However, the pertinent question here is whether ‘saving’ a city by intervention lies within the parameters of international law or not. While the principle of military necessity may be met, the ability to comply with the principles of proportionality and distinction is much harder in urban environments. With aerial bombing, it becomes very difficult to keep the response proportionate. Drone strikes have been put forward as a better alternative to plain aerial bombing, however, these strikes also leave room for both intelligence failure and human error. Iraq alone has had more than 13000 civilian deaths due to drone strikes since 2014.14Hamourtziadou, Lily. “Five Myths about Drone Warfare Busted.” The Conversation, 16 Sept. 2021, theconversation.com/five-myths-about-drone-warfare-busted-133660. So is there a way to minimize losses in urban warfare?

Firstly, greater compliance with the policies designed by ICRC must be ensured. Since the last decade, ICRC has been calling on states to avoid the use of explosive weapons with wide impact in populated areas.15ICRC. “ICRC Q&A on the Issue of Explosive Weapons in populated Areas.” International Review, international-review.icrc.org/sites/default/files/irc_97_901-8.pdf. Even if they are to be used, first, it must be ensured that sufficient steps have been taken to limit their spread, and any consequent effect on civilians. Secondly, the ICRC has been working on starting a diplomatic process to sign a declaration between countries, addressing the harm caused by urban conflicts.16ICRC. “Explosive Weapons in Populated Areas, Opening Remarks by Peter Maurer at the 33rd International Conference Side Event.” Www.icrc.org, 11 Dec. 2019, www.icrc.org/en/document/explosive-weapons-populated-areas-opening-remarks-peter-maurer-33rd-international.

However, it must be remembered that many such nonproliferation agreements and promises have been made in the past to make the world a better place, with little to no enforcement. Despite these conventions, 31 countries around the world possess ballistic missiles with the ability to target anything up to over 5500 kilometres away.17Davenport, Kelsey. “Worldwide Ballistic Missile Inventories | Arms Control Association.” Www.armscontrol.org, Dec. 2017, www.armscontrol.org/factsheets/missiles. Moreover, militaries must train specifically for urban warfare, keeping in mind the technicalities and challenges that make them different from open field operations. This training must be done in an environment that simulates the pressures of fighting among civilians as closely as possible.18Gisel, Laurent, et al. “Urban Warfare: An Age-Old Problem in Need of New Solutions.” Humanitarian Law & Policy Blog, 27 Apr. 2021, blogs.icrc.org/law-and-policy/2021/04/27/urban-warfare/.Lastly, certain Rules of Engagement (ROE) must be conformed to, such as ensuring significant pauses in the action for humanitarian aid to reach the civilians, or employing ‘focused lethality munitions’ that minimize collateral damage as much as possible, along with banning the use of explosives in densely populated areas, as well as restricting strikes that might harm services like electricity or water supply.19Kilcullen, David. “Future Urban Conflict, Technology, and the Protection of Civilians” Stimson Center, 10 June 2021, www.stimson.org/2021/future-urban-conflict-technology-and-the-protection-of-civilians/.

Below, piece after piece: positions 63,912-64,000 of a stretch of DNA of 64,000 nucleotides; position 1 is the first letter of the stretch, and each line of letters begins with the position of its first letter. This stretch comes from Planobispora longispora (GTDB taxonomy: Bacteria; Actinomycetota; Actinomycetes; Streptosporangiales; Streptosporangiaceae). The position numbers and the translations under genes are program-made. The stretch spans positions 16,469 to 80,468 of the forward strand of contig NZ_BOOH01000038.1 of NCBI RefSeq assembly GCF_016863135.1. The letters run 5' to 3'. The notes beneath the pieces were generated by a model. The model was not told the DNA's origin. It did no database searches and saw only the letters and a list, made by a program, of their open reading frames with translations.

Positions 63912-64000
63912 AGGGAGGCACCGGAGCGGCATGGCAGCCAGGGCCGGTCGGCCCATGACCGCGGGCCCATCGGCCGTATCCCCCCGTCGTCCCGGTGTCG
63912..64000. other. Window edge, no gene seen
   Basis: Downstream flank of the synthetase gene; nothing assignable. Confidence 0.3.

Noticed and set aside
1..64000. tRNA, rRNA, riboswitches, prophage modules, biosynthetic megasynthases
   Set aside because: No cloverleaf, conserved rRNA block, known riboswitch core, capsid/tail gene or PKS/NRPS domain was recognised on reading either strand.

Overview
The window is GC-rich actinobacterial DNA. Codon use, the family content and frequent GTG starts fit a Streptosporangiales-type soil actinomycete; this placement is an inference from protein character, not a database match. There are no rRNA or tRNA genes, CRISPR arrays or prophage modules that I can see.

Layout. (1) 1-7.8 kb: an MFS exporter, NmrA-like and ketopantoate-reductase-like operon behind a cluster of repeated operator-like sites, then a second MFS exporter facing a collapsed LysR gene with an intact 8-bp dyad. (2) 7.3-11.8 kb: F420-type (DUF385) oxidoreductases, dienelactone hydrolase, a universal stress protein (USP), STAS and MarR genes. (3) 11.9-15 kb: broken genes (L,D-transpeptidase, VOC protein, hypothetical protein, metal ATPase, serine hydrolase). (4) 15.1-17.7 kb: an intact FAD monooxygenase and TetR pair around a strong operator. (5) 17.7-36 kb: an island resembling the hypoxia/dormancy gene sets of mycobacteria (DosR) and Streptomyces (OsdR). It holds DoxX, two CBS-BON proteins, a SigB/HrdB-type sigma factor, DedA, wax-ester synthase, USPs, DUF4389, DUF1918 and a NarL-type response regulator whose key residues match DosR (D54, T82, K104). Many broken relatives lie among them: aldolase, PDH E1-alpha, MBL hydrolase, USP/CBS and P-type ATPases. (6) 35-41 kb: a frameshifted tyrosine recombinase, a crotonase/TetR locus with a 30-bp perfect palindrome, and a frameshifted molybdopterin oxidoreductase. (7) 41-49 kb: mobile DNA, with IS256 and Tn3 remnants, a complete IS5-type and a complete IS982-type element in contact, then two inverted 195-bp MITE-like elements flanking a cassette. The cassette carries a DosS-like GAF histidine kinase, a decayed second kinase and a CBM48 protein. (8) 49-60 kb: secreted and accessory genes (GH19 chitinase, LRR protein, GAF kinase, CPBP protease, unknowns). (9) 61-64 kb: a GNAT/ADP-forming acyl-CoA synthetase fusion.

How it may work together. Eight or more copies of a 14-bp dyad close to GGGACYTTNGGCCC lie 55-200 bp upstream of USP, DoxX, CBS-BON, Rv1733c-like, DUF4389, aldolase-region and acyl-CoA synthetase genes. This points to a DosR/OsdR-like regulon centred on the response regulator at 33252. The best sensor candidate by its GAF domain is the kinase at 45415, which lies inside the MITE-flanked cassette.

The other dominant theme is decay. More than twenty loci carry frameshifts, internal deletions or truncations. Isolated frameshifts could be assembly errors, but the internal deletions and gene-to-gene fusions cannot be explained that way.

Conclusion

With urban conflicts becoming ‘the new normal’, there is little that could be done to completely eliminate them. However, a focus on the modification of war with respect and consideration for non-combatants could improve the situation. Constant collaboration between countries, along with continuous checks by international organizations and dedicated efforts towards implementing IHL in letter and spirit, could limit civilian harm and minimize suffering in urban warfare.
Disclaimer

The opinions expressed in the articles on the Diplomacy, Law & Policy (DLP) Forum are those of the authors. They do not purport to reflect the opinions or views of the DLP Forum, its editorial team, or its affiliated organizations. Moreover, the articles are based upon information the authors consider reliable, but neither the DLP Forum nor its affiliates warrant its completeness or accuracy, and it should not be relied upon as such.

The DLP Forum hereby disclaims any and all liability to any party for any direct, indirect, implied, punitive, special, incidental or other consequential damages arising directly or indirectly from any use of its content, which is provided as is, and without warranties.

The articles may contain links to other websites or content belonging to or originating from third parties or links to websites and features in banners or other advertising. Such external links are not investigated, monitored, or checked for accuracy, adequacy, validity, reliability, availability or completeness by us and we do not warrant, endorse, guarantee, or assume responsibility for the accuracy or reliability of this information.

Ifrah Maskan
Ifrah Maskan is a Political Science and Economics graduate, currently working as a Research Associate at Nur Markaz. Her research focuses on national security, and she aims to pursue a Master's in Security and Strategic Studies.

Similar Posts